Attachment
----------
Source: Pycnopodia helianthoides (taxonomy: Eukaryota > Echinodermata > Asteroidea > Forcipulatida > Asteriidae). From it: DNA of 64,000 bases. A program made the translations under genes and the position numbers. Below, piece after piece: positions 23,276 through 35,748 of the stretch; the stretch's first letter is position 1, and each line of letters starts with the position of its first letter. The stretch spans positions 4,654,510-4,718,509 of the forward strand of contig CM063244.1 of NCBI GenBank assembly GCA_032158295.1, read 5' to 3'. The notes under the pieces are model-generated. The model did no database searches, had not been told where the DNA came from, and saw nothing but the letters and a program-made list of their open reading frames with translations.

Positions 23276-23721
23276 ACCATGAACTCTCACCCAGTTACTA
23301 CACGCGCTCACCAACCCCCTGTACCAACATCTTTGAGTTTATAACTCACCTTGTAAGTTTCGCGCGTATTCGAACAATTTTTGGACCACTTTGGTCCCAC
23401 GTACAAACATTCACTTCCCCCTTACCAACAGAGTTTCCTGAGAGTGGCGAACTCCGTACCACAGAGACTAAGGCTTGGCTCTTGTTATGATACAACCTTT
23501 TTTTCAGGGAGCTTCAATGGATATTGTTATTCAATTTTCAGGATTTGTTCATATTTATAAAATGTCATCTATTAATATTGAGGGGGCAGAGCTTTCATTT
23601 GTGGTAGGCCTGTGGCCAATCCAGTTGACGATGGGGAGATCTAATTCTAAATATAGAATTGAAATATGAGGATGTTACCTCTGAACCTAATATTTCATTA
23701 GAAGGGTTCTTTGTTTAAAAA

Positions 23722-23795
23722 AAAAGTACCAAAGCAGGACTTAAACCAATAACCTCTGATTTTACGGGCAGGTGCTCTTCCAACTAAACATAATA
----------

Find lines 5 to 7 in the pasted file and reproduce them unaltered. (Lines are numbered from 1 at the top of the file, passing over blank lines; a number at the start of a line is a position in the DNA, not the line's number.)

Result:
23401 GTACAAACATTCACTTCCCCCTTACCAACAGAGTTTCCTGAGAGTGGCGAACTCCGTACCACAGAGACTAAGGCTTGGCTCTTGTTATGATACAACCTTT
23501 TTTTCAGGGAGCTTCAATGGATATTGTTATTCAATTTTCAGGATTTGTTCATATTTATAAAATGTCATCTATTAATATTGAGGGGGCAGAGCTTTCATTT
23601 GTGGTAGGCCTGTGGCCAATCCAGTTGACGATGGGGAGATCTAATTCTAAATATAGAATTGAAATATGAGGATGTTACCTCTGAACCTAATATTTCATTA